Shimano Sora vs Tiagra – Which Groupset Is the Best Upgrade?

Can't decide between Shimano ST-R3000 Sora and Shimano Tiagra ST-4700? We compared them for you.
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Last updated: April 03, 2022
Shimano ST-R3000 Sora
vs
Shimano Tiagra ST-4700
Can't decide between Shimano ST-R3000 Sora and Shimano Tiagra ST-4700? We compared them for you.
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Whether you’ve bought a new bike or you’re maintaining your existing cycle, ensuring you have the best groupsets is crucial for maximum performance. Any experienced rider will tell you it’s the one aspect of your bike that will require continuous care and maintenance.

Essentially groupsets are the circuits and components that move your bike forward and stop it when necessary. A quality groupset is generally compromised of the gears, brakes, cranks, chainrings, chain, cassette (rear cogs), derailleurs, and shifters. But, this list can vary, depending on brand and growing diversity in road groupsets.

It’s important to note that some brands are considerably better than others. Shimano Sora vs. Tiagra are two of the more popular comparisons to consider. But is one better than the other? Does your groupset influence your bike’s performance? Read on to find out!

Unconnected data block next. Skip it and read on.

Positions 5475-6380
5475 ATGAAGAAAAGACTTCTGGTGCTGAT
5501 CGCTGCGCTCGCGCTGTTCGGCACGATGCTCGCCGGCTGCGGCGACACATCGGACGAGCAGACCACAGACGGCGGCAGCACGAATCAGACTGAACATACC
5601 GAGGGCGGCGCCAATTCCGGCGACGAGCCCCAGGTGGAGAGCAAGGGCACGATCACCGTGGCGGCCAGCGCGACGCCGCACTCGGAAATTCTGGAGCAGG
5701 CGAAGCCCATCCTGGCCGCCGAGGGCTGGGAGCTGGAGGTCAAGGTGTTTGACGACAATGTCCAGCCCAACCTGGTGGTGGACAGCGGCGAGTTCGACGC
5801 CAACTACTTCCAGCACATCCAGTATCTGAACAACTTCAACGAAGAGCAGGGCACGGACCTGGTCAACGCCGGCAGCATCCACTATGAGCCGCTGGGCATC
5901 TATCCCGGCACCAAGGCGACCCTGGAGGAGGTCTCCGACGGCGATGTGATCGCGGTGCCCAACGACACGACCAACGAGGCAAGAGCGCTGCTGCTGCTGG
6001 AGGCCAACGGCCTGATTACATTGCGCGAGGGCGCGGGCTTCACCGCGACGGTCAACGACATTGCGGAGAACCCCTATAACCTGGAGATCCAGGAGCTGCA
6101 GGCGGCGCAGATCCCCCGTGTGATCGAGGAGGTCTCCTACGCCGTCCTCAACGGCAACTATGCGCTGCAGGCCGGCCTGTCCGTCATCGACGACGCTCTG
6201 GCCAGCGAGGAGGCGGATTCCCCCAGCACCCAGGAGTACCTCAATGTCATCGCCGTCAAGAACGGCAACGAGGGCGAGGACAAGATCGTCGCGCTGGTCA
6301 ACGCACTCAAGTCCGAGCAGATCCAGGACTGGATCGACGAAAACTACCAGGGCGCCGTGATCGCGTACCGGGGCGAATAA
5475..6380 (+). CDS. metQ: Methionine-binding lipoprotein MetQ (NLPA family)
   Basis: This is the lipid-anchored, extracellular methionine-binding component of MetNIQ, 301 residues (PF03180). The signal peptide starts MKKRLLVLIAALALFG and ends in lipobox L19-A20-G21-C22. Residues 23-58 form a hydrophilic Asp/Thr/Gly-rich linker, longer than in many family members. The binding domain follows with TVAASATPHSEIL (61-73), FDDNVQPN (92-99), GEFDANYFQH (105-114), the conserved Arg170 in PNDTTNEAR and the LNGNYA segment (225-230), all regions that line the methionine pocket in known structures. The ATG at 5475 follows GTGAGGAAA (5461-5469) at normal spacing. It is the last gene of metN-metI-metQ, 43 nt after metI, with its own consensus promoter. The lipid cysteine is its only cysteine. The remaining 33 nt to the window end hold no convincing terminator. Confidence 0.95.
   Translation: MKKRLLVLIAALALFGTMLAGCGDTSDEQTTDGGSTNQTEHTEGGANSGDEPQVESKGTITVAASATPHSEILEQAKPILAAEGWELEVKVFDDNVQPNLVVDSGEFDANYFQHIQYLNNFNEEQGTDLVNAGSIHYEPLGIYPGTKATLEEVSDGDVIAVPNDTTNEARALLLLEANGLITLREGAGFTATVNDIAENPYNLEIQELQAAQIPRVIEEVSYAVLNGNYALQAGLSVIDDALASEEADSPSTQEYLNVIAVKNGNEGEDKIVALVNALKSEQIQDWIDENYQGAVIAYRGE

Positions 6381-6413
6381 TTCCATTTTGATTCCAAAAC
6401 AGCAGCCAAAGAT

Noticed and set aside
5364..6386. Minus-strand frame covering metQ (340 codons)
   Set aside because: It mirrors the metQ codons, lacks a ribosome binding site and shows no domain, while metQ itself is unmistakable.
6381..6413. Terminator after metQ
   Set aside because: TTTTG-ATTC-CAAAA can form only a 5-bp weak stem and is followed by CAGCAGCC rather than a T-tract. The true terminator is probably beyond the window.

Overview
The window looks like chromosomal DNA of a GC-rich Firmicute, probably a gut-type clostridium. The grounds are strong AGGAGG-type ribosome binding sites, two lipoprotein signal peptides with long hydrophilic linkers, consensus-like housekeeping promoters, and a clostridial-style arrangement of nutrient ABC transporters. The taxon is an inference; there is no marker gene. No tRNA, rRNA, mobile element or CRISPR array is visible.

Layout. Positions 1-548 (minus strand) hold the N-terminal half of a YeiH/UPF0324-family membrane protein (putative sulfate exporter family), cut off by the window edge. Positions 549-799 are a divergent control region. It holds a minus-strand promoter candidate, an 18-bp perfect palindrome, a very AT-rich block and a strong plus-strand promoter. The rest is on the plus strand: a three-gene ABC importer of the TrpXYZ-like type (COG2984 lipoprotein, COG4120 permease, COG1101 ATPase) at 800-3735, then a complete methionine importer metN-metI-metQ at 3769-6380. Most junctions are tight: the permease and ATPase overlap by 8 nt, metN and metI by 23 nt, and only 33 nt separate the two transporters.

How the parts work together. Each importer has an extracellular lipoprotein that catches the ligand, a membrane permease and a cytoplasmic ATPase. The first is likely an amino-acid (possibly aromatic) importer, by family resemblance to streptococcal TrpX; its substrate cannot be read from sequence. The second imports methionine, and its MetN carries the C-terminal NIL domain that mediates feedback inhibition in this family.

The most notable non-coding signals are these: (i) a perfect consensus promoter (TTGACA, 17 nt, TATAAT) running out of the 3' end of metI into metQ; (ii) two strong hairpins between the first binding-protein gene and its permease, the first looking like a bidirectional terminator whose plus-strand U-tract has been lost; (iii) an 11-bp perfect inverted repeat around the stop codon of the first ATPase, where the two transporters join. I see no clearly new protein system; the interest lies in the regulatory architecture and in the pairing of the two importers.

Why You Should Upgrade Your Groupset

Shimano Sora vs Tiagra – Which Groupset Is the Best Upgrade?There are several plausible reasons to consider upgrading your groupsets. As your road racing/cycling skills improve, you’ll want to improve the aspects that can give you an edge. Some of the more prominent reasons to upgrade include the following:

  • Upgrade your performance: Minor differences between entry-level and high-end groupsets can provide riders with crisper, lighter, and even more precise gear shifting. Ultimately this improves and sometimes even increases performance.
  • Reduce bike weight: Upgrading certain components can shed some weight off your bike. While these small upgrades might not make a significant difference to your bike’s total weight, even a 5% reduction could benefit performance levels.
  • Keep your bike updated: Road groupsets have evolved considerably in recent years. Changes from 10-to-11 speed transmissions and the inclusion of electronics have changed the sport. Additionally, it has become easier to replace an entire groupset than to find replacement parts for the individual components.
  • General wear and tear: Riders who ride regularly or practice for road races or other sport races will undoubtedly put a lot of wear on groupset components. Aside from that, riding conditions will also affect the intended lifespan of these components. At some point, you’ll have to replace some components. You might as well upgrade to a better option.

Quick Overview Table